The bail questions before us are technical but at heart they are simple.  We need only recall the words of the Declaration of Independence, in particular its insistence that all men and women have “certain unalienable Rights,” and that among them is the right to “Liberty.”  We need merely remember that the Constitution’s Due Process Clause protects each person’s liberty from arbitrary deprivation.  And we need just keep in mind the fact that, since Blackstone’s time and long before, liberty has included the right of a confined person to seek release on bail.  It is neither technical nor unusually difficult to read the words of these statutes as consistent with this basic right.  I would find it far more difficult, indeed, I would find it alarming, to believe that Congress wrote these statutory words in order to put thousands of individuals at risk of lengthy confinement all within the United States but all without hope of bail.  I would read the statutory words as consistent with, indeed as requiring protection of, the basic right to seek bail.

February 27, 2018 at 10:29 AM | Permalink

Comments

Any opinions as to why Justice Sotomayor alone among the dissenters joined a small section of the majority?

Posted by: Joe | Feb 27, 2018 10:50:42 AM

For those of us who practice criminal law and do not practice immigration law, the "correct" interpretation of these statutes was not what made Jennings interesting. What made Jennings interesting was the claim that a literal interpretation of the statutes raised constitutional issues about due process and the constitutional right to bond.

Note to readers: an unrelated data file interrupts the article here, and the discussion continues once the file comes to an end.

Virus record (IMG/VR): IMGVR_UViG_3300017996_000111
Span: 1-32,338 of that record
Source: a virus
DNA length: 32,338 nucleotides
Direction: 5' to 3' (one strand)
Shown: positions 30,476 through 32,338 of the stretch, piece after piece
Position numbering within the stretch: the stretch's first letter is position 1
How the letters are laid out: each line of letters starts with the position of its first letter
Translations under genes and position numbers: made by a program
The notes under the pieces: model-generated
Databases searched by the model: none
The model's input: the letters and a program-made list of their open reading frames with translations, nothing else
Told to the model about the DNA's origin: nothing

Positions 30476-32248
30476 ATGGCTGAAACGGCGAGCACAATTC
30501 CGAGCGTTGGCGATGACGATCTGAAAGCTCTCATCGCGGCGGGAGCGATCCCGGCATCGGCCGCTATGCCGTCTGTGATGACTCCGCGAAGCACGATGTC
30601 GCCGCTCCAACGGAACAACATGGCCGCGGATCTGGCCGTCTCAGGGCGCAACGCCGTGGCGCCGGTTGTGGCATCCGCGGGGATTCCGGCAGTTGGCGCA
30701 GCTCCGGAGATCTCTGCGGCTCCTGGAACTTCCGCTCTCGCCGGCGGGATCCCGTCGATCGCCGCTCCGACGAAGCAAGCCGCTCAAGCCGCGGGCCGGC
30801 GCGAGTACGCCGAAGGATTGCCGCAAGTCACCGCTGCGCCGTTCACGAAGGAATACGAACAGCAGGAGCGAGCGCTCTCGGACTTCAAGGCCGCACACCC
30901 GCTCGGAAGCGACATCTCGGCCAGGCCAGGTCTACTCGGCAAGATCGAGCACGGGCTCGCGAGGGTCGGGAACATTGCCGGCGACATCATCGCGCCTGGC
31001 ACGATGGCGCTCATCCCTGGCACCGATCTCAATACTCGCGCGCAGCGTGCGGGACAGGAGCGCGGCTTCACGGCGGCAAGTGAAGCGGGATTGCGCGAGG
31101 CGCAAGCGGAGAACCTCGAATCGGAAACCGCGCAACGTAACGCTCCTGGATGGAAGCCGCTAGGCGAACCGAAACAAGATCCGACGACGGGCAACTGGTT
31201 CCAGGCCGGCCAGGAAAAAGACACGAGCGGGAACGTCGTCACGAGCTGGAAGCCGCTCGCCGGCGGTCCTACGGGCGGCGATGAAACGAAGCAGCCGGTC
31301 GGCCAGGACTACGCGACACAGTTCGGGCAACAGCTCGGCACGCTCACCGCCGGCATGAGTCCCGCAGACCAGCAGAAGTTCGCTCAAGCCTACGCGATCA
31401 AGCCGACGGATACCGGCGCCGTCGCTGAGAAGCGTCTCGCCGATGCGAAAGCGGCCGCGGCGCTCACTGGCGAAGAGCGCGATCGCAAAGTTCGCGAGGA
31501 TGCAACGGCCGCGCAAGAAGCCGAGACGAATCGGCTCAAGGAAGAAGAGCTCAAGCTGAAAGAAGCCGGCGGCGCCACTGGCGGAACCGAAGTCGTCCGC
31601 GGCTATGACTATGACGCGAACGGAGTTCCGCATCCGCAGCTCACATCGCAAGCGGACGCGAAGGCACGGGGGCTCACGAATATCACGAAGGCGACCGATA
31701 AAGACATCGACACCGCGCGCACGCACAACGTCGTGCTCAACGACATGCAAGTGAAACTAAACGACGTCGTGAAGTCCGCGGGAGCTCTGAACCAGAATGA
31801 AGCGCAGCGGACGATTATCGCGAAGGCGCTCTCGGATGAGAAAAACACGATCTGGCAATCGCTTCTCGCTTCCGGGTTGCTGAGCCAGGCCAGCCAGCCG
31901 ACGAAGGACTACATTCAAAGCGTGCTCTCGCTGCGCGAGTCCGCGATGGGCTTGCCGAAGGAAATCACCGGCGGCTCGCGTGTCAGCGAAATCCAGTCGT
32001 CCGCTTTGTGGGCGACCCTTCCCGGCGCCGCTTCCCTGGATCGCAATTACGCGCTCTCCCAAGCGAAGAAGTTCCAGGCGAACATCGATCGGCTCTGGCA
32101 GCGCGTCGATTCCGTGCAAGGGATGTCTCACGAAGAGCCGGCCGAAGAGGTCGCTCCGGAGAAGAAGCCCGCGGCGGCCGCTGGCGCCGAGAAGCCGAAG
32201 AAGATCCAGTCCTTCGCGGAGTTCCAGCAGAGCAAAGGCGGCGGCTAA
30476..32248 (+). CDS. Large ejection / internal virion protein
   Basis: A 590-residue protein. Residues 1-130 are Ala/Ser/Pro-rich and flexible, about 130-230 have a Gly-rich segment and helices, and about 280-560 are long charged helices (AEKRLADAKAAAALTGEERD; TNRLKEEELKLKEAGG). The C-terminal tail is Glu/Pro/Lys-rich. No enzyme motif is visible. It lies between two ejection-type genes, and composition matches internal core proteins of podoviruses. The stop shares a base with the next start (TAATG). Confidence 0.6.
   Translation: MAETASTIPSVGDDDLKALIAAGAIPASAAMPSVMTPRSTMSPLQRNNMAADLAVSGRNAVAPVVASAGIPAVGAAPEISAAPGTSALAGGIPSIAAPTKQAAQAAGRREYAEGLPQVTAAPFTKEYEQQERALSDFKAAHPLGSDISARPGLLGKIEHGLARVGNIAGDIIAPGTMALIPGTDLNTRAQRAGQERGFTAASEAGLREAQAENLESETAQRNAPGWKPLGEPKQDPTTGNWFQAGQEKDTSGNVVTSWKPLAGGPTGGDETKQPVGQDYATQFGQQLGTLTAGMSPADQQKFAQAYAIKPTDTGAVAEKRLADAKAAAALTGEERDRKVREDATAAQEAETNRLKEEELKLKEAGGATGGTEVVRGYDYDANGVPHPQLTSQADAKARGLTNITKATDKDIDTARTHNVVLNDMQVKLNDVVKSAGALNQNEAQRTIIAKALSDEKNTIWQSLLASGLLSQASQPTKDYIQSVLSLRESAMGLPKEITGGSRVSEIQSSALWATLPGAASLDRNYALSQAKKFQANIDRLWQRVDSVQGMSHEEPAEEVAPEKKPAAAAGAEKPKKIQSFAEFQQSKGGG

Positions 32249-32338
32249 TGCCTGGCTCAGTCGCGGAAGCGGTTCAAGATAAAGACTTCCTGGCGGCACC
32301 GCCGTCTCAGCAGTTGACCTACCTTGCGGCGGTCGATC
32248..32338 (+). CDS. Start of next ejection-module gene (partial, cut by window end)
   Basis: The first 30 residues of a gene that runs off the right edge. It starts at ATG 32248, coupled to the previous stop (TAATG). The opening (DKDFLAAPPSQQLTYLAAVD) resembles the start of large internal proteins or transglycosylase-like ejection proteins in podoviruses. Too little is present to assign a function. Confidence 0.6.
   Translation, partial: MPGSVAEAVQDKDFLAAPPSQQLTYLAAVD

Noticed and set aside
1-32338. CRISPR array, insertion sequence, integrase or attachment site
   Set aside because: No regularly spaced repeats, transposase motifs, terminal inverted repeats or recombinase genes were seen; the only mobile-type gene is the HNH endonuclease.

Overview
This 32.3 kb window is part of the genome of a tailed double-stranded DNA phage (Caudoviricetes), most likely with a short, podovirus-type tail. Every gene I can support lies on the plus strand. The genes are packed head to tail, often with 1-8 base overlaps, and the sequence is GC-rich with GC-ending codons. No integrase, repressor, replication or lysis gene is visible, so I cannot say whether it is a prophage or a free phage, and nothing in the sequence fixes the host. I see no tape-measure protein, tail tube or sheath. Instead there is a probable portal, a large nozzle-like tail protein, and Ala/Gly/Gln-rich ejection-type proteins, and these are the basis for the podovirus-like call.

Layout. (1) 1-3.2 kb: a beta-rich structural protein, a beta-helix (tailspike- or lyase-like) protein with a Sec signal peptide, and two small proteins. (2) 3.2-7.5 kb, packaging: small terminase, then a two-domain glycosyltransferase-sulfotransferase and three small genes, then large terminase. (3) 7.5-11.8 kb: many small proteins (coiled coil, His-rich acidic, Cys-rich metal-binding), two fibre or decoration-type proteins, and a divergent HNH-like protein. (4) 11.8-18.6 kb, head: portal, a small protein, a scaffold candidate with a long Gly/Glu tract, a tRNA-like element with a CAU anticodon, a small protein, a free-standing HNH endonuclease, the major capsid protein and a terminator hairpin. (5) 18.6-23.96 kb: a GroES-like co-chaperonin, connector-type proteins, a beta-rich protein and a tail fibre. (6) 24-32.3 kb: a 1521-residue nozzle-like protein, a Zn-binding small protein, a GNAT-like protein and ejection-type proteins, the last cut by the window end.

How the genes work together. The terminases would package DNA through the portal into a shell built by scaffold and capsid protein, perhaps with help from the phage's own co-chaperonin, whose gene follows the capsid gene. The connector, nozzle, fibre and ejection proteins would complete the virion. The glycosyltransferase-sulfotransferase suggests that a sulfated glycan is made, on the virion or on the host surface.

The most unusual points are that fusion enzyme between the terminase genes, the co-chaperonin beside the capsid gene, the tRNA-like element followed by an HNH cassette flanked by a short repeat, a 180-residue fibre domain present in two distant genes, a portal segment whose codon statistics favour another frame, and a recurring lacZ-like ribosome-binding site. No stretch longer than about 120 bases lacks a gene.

This opinion seems to say that the statute is clear enough that the constitutional issues are separate from the proper reading of the statute. As such, the Supreme Court has sent the case back to the Ninth Circuit to directly address the constitutional issues without much, if any, further guidance on those issues.
Given that the Ninth Circuit felt compelled to re-interpret the statutes to fix the constitutional problems with the statute, I am fully expecting to see the same remedy with the justification rewritten to make it clear that the Ninth believes that the detention is improper without such relief being available. The government will then seek cert for round 2.

Bottom line, this case will not end for at least another two or three years. Until we reach that point, it is unclear if Jennings will mean anything outside of the immigration context.

Posted by: tmm | Feb 27, 2018 4:09:27 PM

🤔The easy fix ?🤔
IF an alien,
THEN enter or remain here pursuant to USA law ...
AND obey the penal laws that apply, wherever you may be, while here ...
ELSE answer to the consequences of failure.
👇🏿And, of course👇🏿
☠️ Nemo ☠️ Me ☠️ Impune ☠️ Lacessit ☠️

Posted by: Docile the Wimpy Terrorist In OR | Feb 27, 2018 4:32:49 PM

I asked the author of the SCOTUSBlog analysis of the opinion and he replied:

"It is odd and hard to say why. It does suggest that a bond hearing is required, however."

tmm's analysis seems reasonable to me though fwiw the Think Progress piece argued Alito's opinion seemed to put its thumb on the scales some there in a negative way.

Posted by: Joe | Mar 1, 2018 1:59:06 PM